How to add an administrator to OneDrive for Business?

Sometimes as an Office 365 global or SharePoint Service administrator, we need to access another user’s personal site (OneDrive for Business). Is that possible?  Yeah! We have several ways to add an administrator to OneDrive For Business!

  • By means of the Office 365 Admin Center
  • By using the SharePoint Online (SPO) User profiles service settings in the SPO Admin Center
  • By means of PowerShell using SPO cmdlets
  • By means of PowerShell using SPO Client Side Object Model (CSOM)

Adding an administrator to User’s personal site from the Office 365 Admin Center

Firstly we need to sign in the Office 365 admin center and navigate to “Users” section. Click the user that you want to add administrator to its personal site, scroll down to “OneDrive Settings”.

By clicking the “Access files”, you would be the administrator of that personal site.

Adding an administrator to User’s personal site from the SPO Admin Center

In fact, as a separated and complete service, SharePoint online does provide the same feature in its admin center. That means we can approach the goal by configuring  some settings in the SharePoint admin center.

For this method, we need to browse to the SharePoint admin center and navigate to “user profiles” section.

Click “manage user profile”, this will direct us to a query page.

Search the targeted user and right-click the corresponding item. “Manage Personal Site” will directly grant you the admin permission of the target site while “Manage site collection owners” will popup a wizard page:

The users in the “Site Collection Administrators” column will be able to access the personal site.

Adding an administrator to User’s personal site Using SPO Cmdlets

This approach is recommended as it only requires one cmdlet provided by SPO originally.

Set-SPOUser -Site $OneDriveSite -LoginName $AdminUser -IsSiteCollectionAdmin $true

Before we use this cmdlet, we’d better to have a overview on How to connect to SharePoint online using PowerShell.

Adding an administrator to User’s personal site Using CSOM

Last but not least, if we want to make this configuration automatic/programmable, is that possible? The answer is YES!  We can use CSOM.

ClientContext ctx = new ClientContext("https://{tenant}-admin.sharepoint.com"); 
var username = "Givename@{tenant}.onmicrosoft.com"; 

string palintext = @"i am password"; 
SecureString password = new SecureString(); 
char[] pass = palintext.ToCharArray(); for (int i = 0; 
i < pass.Length; i++) { password.AppendChar(pass[i]); } 

ctx.Credentials = new SharePointOnlineCredentials(username, password); 
var tenant = new Tenant(ctx); 
User spoUser = ctx.Web.CurrentUser; ctx.Load(spoUser); 
ctx.ExecuteQuery(); 

//Set the last parameter to false if you want to remove the user from the site collection admins 
tenant.SetSiteAdmin(onedriveUrl, spoUser.LoginName, true); 
ctx.ExecuteQuery();

The above code references the package Microsoft.SharePointOnline.CSOM and it uses user credential to authenticate the current user. We can check the results by browsing to the destination OneDrive For Business, Site collection administrators should already include the user through the code you just added.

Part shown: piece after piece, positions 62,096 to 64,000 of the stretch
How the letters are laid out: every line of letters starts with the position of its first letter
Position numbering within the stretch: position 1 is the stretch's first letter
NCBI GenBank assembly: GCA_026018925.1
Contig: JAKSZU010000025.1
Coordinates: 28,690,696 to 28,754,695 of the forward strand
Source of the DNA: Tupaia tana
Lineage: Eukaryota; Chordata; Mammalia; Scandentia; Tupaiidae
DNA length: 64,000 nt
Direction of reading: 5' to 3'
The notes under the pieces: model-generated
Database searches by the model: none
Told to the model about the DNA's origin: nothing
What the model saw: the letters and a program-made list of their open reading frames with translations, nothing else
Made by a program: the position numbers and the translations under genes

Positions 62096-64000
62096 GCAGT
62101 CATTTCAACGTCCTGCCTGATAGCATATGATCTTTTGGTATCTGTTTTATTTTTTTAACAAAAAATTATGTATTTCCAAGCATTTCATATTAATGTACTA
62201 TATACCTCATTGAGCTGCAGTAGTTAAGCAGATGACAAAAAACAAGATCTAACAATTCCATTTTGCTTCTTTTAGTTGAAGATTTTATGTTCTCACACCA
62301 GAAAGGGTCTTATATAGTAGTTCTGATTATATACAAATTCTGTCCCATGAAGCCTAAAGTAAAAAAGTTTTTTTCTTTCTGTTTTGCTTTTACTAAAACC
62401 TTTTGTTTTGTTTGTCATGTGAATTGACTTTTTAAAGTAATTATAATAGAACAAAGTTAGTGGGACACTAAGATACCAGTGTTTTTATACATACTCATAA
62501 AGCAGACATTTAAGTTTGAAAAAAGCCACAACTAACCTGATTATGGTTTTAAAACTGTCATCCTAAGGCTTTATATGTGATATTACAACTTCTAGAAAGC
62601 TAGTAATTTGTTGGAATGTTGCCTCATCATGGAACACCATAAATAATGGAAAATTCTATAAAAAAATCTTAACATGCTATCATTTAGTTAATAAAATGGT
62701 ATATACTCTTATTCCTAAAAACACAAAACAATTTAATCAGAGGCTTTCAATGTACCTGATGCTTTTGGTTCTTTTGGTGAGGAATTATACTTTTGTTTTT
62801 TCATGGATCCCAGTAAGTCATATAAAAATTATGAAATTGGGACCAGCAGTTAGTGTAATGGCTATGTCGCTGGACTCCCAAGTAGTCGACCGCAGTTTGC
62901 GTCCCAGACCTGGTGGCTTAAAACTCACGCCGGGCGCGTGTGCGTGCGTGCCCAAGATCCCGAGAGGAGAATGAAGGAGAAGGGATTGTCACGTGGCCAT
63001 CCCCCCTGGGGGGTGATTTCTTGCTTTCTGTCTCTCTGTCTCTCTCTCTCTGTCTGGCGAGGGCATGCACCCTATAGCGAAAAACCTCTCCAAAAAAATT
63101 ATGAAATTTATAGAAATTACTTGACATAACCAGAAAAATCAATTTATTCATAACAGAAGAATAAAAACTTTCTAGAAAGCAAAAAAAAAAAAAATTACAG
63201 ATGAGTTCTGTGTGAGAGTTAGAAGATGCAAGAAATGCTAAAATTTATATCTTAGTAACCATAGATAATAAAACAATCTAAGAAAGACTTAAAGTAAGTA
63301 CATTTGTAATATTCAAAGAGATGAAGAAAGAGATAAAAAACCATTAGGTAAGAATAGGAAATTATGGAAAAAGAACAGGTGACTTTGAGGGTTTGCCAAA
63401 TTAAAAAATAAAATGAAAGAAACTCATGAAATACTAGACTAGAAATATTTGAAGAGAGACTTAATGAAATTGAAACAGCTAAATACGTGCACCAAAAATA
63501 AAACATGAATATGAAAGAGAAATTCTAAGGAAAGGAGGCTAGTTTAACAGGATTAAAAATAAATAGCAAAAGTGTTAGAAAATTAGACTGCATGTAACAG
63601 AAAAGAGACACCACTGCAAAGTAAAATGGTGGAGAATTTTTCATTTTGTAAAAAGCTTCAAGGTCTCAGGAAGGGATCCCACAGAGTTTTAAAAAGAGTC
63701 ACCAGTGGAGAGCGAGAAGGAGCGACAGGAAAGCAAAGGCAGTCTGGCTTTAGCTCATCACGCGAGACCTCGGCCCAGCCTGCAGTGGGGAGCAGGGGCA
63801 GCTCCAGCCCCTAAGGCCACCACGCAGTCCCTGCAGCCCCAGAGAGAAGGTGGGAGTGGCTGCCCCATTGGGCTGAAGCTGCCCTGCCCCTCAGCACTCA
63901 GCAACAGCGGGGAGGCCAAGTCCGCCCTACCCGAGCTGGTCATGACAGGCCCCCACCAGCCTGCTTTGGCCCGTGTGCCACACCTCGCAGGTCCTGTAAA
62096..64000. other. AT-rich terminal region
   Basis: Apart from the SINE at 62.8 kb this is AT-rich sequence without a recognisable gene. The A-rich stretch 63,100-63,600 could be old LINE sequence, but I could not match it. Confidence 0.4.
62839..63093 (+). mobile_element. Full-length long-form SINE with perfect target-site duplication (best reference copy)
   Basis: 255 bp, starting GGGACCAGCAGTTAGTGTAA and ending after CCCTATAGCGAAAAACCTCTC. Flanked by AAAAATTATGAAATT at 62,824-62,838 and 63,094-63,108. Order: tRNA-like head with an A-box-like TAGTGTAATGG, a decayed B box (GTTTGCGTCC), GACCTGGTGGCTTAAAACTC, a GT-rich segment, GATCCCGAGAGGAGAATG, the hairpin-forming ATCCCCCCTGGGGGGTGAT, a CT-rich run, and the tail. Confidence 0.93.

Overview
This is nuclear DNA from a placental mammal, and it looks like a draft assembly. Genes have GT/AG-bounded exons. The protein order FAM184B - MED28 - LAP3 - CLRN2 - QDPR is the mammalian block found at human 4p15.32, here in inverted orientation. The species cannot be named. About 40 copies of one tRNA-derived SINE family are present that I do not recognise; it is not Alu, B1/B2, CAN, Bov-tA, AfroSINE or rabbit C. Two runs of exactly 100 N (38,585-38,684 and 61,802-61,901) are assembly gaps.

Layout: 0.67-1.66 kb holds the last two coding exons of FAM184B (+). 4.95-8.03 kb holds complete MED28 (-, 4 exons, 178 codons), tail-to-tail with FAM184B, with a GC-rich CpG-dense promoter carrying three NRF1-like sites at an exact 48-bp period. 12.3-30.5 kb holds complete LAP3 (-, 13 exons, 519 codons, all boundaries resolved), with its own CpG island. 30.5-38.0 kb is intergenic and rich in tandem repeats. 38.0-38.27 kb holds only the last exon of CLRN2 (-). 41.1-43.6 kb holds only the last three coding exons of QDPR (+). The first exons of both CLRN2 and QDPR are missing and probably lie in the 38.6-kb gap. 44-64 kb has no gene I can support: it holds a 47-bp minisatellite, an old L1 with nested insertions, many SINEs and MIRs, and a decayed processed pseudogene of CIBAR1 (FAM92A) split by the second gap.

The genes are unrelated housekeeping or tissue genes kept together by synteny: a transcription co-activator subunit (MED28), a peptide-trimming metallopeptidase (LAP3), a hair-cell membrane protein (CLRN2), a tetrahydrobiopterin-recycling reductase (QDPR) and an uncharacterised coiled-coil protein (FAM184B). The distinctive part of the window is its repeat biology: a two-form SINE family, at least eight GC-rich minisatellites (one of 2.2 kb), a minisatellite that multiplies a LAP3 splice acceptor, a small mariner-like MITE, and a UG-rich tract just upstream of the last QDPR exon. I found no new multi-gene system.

One more

Nowadays more and more MS Services are migrating to use OAuth token instead of user credential (username+password) to authenticate users. Is that possible we take advantage of CSOM with OAuth token? The answer is yes! CSOM does accept either token or credential.

We do not need to fill out the “Credentials” property. instead, we attach a delegate to ClientContext. The delegate will internally append a token to each web request when ClientContext acquires data from the server.

Old
clientcontext.Credentials = new SharePointOnlineCredentials(username, password);
New
clientcontext.ExecutingWebRequest += Ctx_ExecutingWebRequest;
void Ctx_ExecutingWebRequest(object sender, WebRequestEventArgs e)
{
 e.WebRequestExecutor.RequestHeaders["Authorization"] = "Bearer " + "AccessToken";
}

But how can we acquire the access_token? Here i mainly make use of the existing Authentication SDK: ADAL which is strongly recommended by MS. Of course you can implement your own method to get through the authentication procedure such as using httpclient. 

Below is my code, it’s suit for native application but can be used for web application with a little modification.

private async Task<AuthenticationResult> GetAccessToken()
{
  AuthenticationResult ar = null;
  AuthenticationContext AuthContext = new AuthenticationContext(authority, new FileCache());

  try
  {
    ar = await AuthContext.AcquireTokenSilentAsync(resourceid, clientid);
  }
  catch (AdalException ex)
  {
     // There is no access token in the cache, so prompt the user to sign-in.
    if (ex.ErrorCode == AdalError.UserInteractionRequired || ex.ErrorCode == AdalError.FailedToAcquireTokenSilently)
    {
      Console.WriteLine("fail to acquire token silently"+ex.Message);
    }
    else
    {
      // An unexpected error occurred.
      Console.WriteLine(ex.Message);
    }
  }

  if (ar == null)
  {
    try
    {
      ar = await AuthContext.AcquireTokenAsync(resourceid, clientid, redirectUri, new PlatformParameters(PromptBehavior.Always));
    }
    catch (Exception acquireEx)
    {
      //utter failure here, we need let the user know we just can’t do it
      Console.WriteLine("fail to get token even though with user interaction"+acquireEx.Message);
    }
  }
  return ar;
}

Conclusion

Now we at least have 4 approaches to achieve the goal of accessing other user’s OneDrive For Business. The last method makes great sense and should be paid more attention. If you have anything unclear regarding this blog, please feel free to contact our team:

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